Early on the morning after the build, I did a full pre-flight, including a 150m range test with the help of my lovely wife. Wanting to keep the scale look of the plane, I did the trick of wrapping the long 72MHz aerial wire around a drinking straw and stowing this inside the fuselage, which worked perfectly despite my worry.
Being too keen is always a mistake. The southern hemisphere winter sports season has finished, but the grass hasn’t yet been mown for the cricket season. No problem: I lined the Cap up on the astroturf cricket pitch, throttled up, and she rolled off beautifully with a tiny bit of rudder correction. A couple of clicks of left aileron trim, and she was flying along perfectly, and looking the part.
The maiden flight consisted of a few lazy circuits to get a feel, a nice big scale-looking loop, and a hammerhead turn to test rudder authority. She performed admirably, and the blasa airframe seemed massively more responsive and positive than the foam Formosa. I believe the exponential and low rates made for a very docile bird.
The landing was the bad part. I brought her around a few times to test the landing approach, and was very surprised by how much she wanted to float. I had read that the previous .10 size Hyperions like to land hot, but this new model with added wing area is a real glider. I really had to push her down onto the deck, and it was this approach, coupled by a bad line-up and the long grass that ended up with the landing gear beside the plane, rather than under it. Bummer.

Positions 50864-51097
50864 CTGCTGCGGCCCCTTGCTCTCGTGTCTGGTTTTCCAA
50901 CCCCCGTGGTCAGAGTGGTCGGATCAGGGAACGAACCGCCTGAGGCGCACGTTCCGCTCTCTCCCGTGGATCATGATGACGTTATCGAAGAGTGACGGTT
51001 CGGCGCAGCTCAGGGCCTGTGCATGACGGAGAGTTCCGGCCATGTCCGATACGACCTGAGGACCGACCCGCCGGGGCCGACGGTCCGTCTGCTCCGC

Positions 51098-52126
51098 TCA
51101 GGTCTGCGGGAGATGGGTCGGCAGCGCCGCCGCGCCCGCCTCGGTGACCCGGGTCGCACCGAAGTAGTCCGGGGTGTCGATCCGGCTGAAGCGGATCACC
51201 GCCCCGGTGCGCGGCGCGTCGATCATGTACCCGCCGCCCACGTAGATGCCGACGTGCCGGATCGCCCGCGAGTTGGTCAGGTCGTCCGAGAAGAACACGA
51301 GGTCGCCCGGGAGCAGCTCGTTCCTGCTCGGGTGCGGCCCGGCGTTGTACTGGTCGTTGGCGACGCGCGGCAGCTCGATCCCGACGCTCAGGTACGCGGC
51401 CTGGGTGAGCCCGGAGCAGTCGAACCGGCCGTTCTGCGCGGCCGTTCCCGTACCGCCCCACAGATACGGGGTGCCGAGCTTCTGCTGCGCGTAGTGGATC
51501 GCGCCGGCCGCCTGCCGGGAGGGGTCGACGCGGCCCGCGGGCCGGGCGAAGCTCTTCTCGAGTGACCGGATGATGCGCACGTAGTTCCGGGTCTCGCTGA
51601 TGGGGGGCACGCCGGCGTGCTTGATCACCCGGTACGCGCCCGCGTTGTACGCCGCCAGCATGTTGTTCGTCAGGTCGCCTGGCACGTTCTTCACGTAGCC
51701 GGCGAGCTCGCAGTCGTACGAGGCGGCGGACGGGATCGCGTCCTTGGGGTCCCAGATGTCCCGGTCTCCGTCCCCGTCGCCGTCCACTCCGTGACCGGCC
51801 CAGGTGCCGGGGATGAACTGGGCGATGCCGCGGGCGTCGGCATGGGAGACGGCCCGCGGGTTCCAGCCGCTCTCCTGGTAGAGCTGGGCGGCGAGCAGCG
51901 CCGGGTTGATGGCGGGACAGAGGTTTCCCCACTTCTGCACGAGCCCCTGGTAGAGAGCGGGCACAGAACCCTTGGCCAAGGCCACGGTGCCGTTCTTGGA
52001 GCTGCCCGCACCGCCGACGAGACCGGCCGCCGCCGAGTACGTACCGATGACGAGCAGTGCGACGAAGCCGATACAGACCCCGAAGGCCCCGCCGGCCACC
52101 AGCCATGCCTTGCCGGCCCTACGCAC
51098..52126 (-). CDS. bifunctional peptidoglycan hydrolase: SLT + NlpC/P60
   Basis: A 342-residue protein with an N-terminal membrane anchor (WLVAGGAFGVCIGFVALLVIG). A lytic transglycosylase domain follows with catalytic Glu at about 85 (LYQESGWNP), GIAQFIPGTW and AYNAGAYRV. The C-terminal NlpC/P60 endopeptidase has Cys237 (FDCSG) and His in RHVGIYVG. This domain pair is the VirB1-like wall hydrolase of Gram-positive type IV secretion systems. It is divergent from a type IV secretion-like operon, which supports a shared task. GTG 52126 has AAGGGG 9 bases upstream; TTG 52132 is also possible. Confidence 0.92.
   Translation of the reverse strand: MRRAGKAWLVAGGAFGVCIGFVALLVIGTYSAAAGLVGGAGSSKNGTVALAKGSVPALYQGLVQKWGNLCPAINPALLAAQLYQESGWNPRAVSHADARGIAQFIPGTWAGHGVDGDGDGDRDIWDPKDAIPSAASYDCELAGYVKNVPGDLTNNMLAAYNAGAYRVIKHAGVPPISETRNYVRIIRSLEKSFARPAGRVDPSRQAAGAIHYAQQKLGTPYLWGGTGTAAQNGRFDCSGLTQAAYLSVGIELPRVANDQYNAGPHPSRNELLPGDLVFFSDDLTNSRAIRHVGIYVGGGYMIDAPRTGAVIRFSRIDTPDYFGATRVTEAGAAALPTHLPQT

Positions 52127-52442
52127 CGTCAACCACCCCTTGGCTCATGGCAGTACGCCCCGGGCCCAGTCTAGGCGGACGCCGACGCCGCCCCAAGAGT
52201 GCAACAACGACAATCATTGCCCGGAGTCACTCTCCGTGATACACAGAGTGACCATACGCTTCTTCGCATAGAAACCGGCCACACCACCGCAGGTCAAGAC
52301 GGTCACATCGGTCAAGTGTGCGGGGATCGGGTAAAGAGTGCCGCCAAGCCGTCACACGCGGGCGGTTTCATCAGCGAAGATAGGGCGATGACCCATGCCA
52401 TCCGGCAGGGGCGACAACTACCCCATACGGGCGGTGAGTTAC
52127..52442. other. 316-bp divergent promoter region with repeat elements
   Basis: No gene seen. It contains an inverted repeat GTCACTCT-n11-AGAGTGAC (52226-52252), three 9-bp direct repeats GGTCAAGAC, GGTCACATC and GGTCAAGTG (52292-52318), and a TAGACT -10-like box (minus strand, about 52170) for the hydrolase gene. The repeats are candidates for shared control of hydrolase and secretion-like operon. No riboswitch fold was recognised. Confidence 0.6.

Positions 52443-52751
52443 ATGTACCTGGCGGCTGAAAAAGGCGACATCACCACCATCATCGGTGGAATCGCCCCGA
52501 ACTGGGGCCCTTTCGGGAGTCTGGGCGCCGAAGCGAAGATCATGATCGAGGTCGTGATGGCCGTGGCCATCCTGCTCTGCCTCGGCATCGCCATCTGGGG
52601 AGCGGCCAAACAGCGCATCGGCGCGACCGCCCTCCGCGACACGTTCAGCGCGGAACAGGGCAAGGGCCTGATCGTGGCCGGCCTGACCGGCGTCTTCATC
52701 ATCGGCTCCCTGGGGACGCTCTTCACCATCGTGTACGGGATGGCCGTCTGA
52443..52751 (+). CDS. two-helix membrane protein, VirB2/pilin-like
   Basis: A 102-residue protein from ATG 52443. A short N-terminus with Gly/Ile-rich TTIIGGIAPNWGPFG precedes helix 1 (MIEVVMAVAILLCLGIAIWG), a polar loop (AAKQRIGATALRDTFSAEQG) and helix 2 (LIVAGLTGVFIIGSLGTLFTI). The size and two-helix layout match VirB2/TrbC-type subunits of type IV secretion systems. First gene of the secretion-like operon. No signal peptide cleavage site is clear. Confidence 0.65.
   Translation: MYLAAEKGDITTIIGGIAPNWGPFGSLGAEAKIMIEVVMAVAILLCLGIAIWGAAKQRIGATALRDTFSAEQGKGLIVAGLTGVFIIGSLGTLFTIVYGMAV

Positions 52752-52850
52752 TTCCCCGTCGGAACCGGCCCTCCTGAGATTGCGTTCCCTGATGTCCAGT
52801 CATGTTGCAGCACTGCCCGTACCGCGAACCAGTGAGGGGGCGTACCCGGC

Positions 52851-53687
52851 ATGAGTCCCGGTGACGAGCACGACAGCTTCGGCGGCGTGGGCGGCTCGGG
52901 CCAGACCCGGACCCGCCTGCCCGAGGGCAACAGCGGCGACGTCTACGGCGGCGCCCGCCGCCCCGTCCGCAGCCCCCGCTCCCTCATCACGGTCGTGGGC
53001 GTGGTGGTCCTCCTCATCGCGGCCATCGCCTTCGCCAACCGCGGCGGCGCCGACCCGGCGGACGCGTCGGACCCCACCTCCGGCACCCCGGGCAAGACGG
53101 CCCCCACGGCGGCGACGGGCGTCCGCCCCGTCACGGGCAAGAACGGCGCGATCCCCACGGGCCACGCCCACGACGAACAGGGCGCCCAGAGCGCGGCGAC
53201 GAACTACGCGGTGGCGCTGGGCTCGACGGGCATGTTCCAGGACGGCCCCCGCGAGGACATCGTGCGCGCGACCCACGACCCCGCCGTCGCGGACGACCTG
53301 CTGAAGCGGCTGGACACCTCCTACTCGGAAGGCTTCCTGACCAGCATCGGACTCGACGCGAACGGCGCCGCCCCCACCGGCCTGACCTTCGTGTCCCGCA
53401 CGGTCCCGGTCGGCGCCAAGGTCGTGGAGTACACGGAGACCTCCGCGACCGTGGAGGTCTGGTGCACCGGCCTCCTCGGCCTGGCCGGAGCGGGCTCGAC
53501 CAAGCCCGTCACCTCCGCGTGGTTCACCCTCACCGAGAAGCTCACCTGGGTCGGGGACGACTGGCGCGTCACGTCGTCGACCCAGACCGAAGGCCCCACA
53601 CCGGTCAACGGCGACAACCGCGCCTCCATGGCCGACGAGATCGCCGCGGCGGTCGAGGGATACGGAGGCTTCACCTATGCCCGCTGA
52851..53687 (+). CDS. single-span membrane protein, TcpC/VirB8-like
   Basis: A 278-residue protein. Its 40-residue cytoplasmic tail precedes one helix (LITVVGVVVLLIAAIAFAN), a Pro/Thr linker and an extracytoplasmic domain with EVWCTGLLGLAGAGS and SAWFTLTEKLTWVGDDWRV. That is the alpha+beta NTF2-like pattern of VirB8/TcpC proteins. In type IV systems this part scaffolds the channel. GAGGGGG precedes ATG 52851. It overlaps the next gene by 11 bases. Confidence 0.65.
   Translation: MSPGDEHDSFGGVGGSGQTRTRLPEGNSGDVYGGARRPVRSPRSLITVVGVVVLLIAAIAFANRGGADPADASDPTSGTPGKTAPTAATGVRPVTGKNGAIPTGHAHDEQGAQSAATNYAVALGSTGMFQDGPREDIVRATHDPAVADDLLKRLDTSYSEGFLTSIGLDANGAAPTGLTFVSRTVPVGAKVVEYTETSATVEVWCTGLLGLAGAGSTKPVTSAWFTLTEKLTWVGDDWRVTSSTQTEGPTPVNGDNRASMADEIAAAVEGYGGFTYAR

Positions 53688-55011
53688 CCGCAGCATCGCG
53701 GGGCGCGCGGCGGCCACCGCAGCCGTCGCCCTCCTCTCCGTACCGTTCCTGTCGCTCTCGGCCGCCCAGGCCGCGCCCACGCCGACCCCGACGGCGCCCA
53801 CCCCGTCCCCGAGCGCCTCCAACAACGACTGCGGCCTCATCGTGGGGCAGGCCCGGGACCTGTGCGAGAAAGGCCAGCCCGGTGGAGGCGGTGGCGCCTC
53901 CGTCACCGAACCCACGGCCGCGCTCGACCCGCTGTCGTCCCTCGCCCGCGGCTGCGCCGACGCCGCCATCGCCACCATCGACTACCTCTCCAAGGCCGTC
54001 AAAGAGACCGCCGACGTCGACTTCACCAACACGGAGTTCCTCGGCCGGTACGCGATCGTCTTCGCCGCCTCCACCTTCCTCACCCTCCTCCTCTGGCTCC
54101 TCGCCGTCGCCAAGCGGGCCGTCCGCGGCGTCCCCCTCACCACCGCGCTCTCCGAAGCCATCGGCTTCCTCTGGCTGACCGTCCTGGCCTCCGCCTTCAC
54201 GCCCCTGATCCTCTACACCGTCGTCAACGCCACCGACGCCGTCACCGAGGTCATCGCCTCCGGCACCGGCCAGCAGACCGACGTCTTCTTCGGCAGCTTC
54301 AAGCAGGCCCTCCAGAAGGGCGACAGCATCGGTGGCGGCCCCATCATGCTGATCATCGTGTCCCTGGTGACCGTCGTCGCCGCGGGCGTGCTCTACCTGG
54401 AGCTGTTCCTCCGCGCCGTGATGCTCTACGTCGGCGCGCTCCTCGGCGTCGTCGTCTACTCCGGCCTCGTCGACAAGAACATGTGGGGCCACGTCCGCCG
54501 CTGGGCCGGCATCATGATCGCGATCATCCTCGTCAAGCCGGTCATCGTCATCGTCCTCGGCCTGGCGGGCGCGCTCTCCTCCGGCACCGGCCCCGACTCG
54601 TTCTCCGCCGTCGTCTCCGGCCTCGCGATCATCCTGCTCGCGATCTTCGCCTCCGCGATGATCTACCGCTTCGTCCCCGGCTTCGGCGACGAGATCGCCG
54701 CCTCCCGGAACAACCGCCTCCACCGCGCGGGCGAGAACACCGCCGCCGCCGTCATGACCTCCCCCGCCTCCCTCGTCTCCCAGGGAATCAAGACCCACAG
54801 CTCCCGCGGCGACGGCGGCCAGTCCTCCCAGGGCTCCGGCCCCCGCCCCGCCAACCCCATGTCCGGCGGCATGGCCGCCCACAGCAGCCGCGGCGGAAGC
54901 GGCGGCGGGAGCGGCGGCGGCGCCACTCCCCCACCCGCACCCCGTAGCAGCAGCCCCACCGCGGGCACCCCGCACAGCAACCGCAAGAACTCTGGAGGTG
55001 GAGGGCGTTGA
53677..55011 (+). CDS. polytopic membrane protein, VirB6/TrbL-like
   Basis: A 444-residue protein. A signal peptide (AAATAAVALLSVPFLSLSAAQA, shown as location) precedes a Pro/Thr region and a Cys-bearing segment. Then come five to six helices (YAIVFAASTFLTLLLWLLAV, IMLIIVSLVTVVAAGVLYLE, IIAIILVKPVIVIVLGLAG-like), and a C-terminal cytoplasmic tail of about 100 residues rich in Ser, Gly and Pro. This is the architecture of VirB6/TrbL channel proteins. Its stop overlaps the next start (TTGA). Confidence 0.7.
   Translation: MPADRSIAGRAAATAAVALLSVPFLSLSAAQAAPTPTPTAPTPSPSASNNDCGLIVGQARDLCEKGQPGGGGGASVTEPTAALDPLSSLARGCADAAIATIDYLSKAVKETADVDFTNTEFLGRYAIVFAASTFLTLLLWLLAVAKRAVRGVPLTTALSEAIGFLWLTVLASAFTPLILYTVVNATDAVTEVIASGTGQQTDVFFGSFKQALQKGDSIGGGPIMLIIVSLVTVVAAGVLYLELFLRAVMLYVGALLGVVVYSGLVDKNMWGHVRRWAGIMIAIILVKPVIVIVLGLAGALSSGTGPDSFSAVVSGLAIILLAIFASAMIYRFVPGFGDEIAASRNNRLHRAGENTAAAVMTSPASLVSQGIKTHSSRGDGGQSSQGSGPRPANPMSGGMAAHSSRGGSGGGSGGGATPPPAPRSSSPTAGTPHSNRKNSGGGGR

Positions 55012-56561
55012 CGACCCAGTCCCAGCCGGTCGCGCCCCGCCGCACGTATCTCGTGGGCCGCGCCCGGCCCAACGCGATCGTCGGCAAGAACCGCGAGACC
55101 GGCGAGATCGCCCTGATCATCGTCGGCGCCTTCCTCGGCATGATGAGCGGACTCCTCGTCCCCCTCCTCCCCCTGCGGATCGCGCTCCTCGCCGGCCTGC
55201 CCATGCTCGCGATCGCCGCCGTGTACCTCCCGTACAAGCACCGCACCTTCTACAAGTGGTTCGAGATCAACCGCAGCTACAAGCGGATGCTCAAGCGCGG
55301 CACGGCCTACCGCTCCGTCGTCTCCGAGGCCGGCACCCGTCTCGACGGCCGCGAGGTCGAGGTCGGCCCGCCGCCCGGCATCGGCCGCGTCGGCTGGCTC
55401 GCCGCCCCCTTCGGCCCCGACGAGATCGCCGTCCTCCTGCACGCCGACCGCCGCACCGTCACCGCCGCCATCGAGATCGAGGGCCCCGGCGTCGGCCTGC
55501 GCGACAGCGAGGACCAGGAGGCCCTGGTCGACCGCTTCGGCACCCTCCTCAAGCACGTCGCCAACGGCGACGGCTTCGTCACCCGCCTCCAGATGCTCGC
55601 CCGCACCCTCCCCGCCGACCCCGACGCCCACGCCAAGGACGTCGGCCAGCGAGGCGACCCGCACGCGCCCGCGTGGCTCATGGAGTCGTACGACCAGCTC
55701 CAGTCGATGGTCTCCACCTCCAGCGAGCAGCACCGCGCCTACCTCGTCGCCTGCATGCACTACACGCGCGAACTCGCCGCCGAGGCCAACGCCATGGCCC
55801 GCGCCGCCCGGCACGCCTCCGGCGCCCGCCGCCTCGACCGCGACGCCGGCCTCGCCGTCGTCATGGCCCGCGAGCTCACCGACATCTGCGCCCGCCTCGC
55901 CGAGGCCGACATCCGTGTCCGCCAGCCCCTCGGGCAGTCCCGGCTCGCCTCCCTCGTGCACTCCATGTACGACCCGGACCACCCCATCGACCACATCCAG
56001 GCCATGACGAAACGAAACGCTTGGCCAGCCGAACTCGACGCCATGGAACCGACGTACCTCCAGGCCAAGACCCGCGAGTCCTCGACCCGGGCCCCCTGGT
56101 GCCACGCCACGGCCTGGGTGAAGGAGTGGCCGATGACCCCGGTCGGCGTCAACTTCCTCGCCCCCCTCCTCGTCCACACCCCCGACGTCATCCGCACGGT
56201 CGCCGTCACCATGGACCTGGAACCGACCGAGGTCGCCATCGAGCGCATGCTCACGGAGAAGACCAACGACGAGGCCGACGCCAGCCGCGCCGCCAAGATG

A skim of epoxy on the landing mount, and the landing gear shifted 5mm forward (should help with the CG too!) and the landing gear was back on firmly. I worry that a hot landing will now damage the airframe rather than just pull the small screws out, but time will tell.
The better flights:
After the slightly rushed maiden, I fixed the landing gear and headed out to a real flying field at PMAC. The much larger, rolled and mowed landing strip made me feel much more confident, as did a spotter. Again, the rollout under 3/4 throttle was lovely, and away she went, already trimmed and responsive.
Lots of circuits, some lazy aerobatics, and I decided to try a brief run at hi-rates and zero exponential. WOW – the Cap 232 under full rates is a totally different plane. Hot, twitchy, responsive, and with a killer roll rate. Just perfect. This is like having two planes: a lovely, almost-scale trainer, and a fantastic responsive almost 3D aerobat. I’m in love.
The landing was still crazy-floaty. I had to go around 3 times, each time at a lower throttle and height, but she was almost repelled from the ground, just floating on by at head height, refusing to drop. On the final attempt I just cut the throttle completely on late approach, and she glided in smooth as butter, a tiny bounce and a short rollout. Throttle, a bit of up elevator, and she taxied quite happily on the short grass despite the tiny tires.
Ok, so I’ve only flown 3 powered planes, and a bunch of gliders, but I can happily this is the best plane I have owned. Totally gorgeous, a pleasure to build and fly, and most importantly: a thousand times more relaxing than a helicopter!